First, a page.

Biographical Database of Black Woman Suffragists

Biographical Sketch of Lucy Thurman, 1849-1918

By Maureen Elgersman Lee, Professor, Hampton University

Lucy Thurman was a women’s rights activist and social reformer who, because of the trajectory of her life, is claimed by both Canada and the United States. She was born Lucinda Smith, in Oshawa, Canada West, (now Ontario) to parents Nehemiah and Catherine Smith. Born in 1849, Lucy Smith is situated between distinct two eras: the legal end of slavery in British North America and the abolition of slavery in the United States. This is to be noted because the life of Lucy Smith was shaped by her proximity to the still-fluid border between the two countries. According to sources, Lucy Smith was part of an accomplished family. Her younger brother, Charles Spencer Smith, was born in Canada in 1852, and, like his sister, moved to the United States. Charles Spencer Smith earned a medical degree from Meharry Medical College, and later served as the 28th bishop of the African Methodist Episcopal (AME) Church.

Lucy Smith was raised and educated in Canada, but moved to take a teaching position in Maryland in 1866. In the United States, a young Lucy Smith came into the circle of esteemed leaders like Frederick Douglass and William Wells Brown. Smith ultimately made her home in Michigan, and while her professional service would take her throughout the Midwest, South, and West, her home base was Jackson, Michigan. Lucy Smith married twice in her lifetime. Smith’s first marriage is not well documented, and despite noting her 1849 birth, various sources contend that Smith married her first husband, Henry Simpson, in 1847. In contrast, there is greater clarity around Lucy Smith’s 1883 marriage to Frank Thurman.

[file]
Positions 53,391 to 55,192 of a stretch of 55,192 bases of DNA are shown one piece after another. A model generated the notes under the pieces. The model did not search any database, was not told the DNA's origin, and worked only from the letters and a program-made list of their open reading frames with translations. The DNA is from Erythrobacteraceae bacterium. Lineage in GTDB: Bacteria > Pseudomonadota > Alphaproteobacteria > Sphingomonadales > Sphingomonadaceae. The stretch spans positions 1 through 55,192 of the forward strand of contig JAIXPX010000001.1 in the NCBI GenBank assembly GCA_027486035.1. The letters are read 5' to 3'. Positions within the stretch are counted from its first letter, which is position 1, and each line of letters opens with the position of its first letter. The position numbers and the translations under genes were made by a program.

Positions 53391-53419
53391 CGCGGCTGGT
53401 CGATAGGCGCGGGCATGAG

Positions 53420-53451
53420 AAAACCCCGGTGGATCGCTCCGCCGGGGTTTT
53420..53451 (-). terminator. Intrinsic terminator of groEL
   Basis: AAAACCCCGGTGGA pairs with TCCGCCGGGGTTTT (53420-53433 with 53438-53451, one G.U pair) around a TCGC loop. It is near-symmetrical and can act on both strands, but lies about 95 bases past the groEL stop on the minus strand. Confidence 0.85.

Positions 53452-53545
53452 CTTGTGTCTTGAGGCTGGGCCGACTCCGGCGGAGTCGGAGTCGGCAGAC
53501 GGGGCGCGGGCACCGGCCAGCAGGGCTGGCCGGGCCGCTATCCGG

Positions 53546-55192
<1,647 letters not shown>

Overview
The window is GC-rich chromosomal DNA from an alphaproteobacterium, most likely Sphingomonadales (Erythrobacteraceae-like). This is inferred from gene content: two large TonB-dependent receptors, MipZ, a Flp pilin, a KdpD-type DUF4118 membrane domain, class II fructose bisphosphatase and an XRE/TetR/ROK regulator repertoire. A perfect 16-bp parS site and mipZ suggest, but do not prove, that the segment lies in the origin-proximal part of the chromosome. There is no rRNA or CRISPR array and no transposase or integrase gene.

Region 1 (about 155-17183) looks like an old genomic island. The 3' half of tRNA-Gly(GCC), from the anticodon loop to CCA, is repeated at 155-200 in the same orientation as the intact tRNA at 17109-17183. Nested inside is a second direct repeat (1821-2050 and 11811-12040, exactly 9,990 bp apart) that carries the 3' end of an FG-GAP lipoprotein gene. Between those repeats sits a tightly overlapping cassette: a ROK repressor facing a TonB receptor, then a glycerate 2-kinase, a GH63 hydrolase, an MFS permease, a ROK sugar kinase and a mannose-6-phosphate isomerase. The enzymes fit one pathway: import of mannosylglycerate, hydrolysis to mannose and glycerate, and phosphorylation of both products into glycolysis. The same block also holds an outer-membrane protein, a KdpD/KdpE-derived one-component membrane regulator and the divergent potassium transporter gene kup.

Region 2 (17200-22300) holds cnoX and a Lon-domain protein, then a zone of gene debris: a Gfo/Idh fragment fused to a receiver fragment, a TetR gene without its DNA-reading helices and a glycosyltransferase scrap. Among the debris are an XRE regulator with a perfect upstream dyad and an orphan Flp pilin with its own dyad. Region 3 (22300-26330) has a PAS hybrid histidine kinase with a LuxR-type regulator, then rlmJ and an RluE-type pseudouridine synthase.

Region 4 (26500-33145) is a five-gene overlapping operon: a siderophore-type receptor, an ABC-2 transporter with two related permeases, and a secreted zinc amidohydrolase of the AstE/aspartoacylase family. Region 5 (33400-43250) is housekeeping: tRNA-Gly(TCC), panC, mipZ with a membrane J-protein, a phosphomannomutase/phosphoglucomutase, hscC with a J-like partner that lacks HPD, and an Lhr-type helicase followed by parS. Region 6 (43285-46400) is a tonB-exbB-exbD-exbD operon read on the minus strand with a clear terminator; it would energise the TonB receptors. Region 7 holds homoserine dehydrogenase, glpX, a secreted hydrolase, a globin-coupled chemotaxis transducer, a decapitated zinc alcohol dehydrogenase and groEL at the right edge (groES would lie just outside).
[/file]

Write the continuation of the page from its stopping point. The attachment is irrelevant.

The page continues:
A devoted member of the AME Church, Lucy Thurman was committed to a life of service that was religious, moral, social, political, and feminist in nature. Her activist profile is primarily constructed around her leadership in the Woman’s Christian Temperance Union (WCTU) and the National Association of Colored Women (NACW), established in 1873 and 1896, respectively. By some accounts, Lucy Thurman was the WCTU’s only African American founding member; by more accounts she was the first African American woman to establish a WCTU Union. Thurman was also a founding member of the NACW and served as its third president from 1906 to 1908, following Josephine Silone Yates and preceding Elizabeth Carter Brooks.

Lucy Thurman spent more than 35 years of her life devoted to the work of temperance, within the organizational structures of both the WCTU and the NACW. Lucy Thurman died in Jackson, Michigan, on March 29, 1918, and was laid to rest in the city’s Mount Evergreen Cemetery. The Nashville Globe noted that Thurman’s death left “a vacancy in temperance work ranks that will be very hard to fill.” In 1933, the Lucy Smith Thurman YWCA was named in her honor, and in 1992, in recognition of her service to her adopted state, Lucy Thurman was inducted into the Michigan Women’s Hall of Fame.


Bettye Collier-Thomas, Jesus, Jobs and Justice: African American Women and Religion (New York: Alfred A. Knopf, 2010); Michigan Women’s Studies Association, “Lucinda Thurman (1849-1918),” Michigan Women’s Hall of Fame, accessed online at; Virginia Law Burns, “Lucy Thurman: True to Her Race,” in Bold Women in Michigan History (Missoula, Mont: Mountain Press Publishing, 2006), 47-54; “Biography,” Charles S. Smith Papers Finding Aid, Bentley Library, University of Michigan, accessed online at; Hallie Q. Brown, Homespun Heroines and Other Women of Distinction. Lucy Thurman Passes Into Great Beyond,” Nashville Globe, April 12, 1918, Library of Congress Chronicling America—Historic American Newspapers, accessed online at

Links to Additional Biographical Sketches

Homespun Heroines
Lifting As They Climb

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